We’ve all inherited wisdom from our friends, parents, and even grandparents about how to build a good credit score. Have you ever actually researched any of those claims? The truth is, many Americans are planning their credit using myths that could actually be damaging credit scores.
Take a look at the top four credit score myths below, and stay away from these common mistakes.
1. A large balance won’t hurt, as long as you pay it on time.
While payment history holds the most weight of all credit scoring models, carrying a high balance on your credit card from month to month can actually have a negative effect on your score. It’s best to keep credit card balances below 30% of their available limit. Of course, the best method is to pay your balance off completely at the end of the month.
2. You need to carry a balance.
A surprising number of people believe that you need to have a balance on your credit card in order to build credit. However, this just isn’t true. While credit card debt seems normal to many, you don’t need to carry a balance for it to be beneficial. Instead, you should focus your attention on using the card when needed and keeping the balance as low as possible.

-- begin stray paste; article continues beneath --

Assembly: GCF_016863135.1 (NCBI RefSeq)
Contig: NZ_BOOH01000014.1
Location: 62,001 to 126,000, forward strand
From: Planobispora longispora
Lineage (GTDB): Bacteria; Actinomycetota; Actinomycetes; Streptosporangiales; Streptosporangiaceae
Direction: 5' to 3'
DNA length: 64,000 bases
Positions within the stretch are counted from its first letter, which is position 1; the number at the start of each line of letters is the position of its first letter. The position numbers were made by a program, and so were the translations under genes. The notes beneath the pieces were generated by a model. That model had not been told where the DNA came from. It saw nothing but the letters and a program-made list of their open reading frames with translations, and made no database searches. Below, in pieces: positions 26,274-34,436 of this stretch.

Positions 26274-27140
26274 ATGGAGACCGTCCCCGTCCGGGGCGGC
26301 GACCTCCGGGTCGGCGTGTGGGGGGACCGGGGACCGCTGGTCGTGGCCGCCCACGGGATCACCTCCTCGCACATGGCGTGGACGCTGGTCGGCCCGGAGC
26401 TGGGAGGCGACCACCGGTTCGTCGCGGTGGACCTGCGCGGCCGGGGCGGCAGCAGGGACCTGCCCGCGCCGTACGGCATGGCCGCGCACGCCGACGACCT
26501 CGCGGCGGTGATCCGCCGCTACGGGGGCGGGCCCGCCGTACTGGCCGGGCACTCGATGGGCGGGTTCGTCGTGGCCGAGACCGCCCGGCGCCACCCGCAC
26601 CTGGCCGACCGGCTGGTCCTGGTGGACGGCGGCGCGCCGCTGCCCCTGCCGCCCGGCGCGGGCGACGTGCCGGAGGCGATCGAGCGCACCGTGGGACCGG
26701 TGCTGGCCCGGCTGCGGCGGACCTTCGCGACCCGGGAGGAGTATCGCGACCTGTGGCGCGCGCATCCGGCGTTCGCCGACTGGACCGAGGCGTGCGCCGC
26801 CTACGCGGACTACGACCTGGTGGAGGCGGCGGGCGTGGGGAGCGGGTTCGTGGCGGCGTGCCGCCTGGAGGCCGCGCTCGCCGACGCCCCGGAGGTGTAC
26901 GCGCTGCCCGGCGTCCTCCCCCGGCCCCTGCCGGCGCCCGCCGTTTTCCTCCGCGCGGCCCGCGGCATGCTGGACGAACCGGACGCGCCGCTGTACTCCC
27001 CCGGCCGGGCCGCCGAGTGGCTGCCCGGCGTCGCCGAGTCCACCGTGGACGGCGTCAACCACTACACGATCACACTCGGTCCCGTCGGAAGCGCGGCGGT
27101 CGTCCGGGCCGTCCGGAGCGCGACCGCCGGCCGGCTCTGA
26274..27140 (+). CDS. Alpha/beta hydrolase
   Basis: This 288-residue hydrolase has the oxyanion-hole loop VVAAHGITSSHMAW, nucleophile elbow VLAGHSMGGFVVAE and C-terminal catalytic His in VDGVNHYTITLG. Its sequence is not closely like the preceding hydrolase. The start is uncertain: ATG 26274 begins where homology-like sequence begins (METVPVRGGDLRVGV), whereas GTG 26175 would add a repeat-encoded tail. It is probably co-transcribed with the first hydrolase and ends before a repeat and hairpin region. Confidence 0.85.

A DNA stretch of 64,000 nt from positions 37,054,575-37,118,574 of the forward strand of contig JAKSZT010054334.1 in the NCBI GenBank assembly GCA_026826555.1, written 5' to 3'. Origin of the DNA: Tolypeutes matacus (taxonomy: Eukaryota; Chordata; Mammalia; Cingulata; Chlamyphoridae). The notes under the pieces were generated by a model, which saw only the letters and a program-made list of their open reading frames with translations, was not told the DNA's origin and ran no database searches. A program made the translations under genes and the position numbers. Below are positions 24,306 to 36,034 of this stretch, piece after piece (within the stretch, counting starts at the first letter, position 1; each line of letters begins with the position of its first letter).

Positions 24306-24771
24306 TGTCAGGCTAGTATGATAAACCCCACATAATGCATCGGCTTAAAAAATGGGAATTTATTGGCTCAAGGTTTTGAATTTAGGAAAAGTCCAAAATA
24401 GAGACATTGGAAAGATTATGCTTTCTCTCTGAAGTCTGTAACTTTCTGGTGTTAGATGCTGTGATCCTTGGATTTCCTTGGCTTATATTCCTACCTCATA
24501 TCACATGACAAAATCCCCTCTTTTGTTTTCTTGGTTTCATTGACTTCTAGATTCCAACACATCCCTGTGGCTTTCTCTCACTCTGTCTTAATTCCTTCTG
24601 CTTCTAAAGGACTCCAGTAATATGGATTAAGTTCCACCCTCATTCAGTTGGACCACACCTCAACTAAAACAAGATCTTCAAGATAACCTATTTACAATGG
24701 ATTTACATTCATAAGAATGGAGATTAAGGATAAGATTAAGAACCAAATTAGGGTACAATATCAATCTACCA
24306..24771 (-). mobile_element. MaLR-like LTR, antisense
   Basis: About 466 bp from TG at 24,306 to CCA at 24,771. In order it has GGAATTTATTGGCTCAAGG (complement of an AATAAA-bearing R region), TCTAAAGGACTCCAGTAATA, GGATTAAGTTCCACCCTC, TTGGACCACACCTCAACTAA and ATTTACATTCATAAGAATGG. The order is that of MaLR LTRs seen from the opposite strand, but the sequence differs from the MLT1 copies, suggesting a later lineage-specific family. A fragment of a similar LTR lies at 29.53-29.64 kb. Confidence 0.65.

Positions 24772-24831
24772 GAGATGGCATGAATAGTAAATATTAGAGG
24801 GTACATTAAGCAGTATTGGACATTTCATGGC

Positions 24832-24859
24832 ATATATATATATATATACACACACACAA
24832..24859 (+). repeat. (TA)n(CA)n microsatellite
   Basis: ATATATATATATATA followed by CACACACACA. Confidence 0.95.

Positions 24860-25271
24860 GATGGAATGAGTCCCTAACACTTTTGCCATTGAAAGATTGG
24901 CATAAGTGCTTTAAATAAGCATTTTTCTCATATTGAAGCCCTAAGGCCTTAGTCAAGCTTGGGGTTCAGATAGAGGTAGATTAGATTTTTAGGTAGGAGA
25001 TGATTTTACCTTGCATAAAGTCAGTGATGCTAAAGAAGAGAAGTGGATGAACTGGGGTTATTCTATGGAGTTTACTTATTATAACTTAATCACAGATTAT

3. Closing out old accounts will be helpful.
Unless closing out an old account is going to greatly benefit the way you manage credit card debt, it probably isn’t worth doing. Closing out one account often forces you to spend more on other cards, maintaining higher balances. It’s also important to remember that after you close an account, that information remains on your credit report for around seven years.
4. Multiple credit accounts will affect me negatively.
Though limiting yourself to one credit account will certainly make managing finances simpler, it won’t benefit your credit score. In fact, most scoring models reward you for having more than one type of credit account. The reason for this is that different types of credit tell a lender different things about your payment habits. For example, an installment loan, like an auto loan or mortgage, requires you to pay a fixed number over a period of time. On the other hand, credit cards put you in charge of how much you spend and how much you pay back. Having both types of credit give the lender a more well-rounded idea of who they’re lending to.